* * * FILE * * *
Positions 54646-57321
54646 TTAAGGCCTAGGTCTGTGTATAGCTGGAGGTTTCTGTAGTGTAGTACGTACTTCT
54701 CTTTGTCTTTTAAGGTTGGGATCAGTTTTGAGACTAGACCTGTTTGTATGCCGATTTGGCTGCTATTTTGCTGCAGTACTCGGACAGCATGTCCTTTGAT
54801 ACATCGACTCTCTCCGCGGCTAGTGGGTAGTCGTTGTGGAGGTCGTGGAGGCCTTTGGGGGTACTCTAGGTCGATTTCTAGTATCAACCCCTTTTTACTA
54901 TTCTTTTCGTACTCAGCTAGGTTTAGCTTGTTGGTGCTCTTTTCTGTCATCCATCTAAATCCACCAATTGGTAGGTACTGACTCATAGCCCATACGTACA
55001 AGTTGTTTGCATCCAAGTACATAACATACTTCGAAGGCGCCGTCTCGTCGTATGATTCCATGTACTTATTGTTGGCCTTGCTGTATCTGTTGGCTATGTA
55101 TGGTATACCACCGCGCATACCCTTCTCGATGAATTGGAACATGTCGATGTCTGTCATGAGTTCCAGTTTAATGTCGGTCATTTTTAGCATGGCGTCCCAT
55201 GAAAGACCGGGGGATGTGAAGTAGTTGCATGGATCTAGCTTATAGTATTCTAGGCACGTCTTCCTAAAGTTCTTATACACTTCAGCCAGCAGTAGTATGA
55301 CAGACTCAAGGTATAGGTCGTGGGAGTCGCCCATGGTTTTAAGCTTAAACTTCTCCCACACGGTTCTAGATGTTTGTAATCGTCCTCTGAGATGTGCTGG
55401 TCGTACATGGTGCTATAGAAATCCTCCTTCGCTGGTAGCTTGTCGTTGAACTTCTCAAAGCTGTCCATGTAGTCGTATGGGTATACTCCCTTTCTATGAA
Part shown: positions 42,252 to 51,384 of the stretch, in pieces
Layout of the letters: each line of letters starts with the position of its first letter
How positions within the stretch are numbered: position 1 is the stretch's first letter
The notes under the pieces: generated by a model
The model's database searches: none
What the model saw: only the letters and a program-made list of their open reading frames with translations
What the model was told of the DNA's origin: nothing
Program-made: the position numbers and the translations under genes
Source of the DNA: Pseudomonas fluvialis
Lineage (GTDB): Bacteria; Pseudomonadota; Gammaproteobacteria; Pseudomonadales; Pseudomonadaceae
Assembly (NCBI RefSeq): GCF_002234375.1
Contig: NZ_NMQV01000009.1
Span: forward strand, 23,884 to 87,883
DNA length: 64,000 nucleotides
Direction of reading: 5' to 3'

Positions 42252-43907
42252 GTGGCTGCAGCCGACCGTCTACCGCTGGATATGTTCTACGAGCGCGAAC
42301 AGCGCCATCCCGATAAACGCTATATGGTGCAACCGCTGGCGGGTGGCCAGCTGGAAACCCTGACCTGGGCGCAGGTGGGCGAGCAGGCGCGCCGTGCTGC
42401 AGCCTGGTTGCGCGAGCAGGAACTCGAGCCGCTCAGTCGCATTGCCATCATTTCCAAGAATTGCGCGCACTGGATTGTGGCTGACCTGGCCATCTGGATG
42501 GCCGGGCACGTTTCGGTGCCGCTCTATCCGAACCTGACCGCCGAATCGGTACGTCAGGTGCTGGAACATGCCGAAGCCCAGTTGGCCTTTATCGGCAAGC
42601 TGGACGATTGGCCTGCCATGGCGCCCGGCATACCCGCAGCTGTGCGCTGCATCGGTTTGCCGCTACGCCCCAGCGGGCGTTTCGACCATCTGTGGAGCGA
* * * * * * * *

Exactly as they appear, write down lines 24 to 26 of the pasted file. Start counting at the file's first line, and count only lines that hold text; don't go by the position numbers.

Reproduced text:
DNA length: 64,000 nucleotides
Direction of reading: 5' to 3'

Positions 42252-43907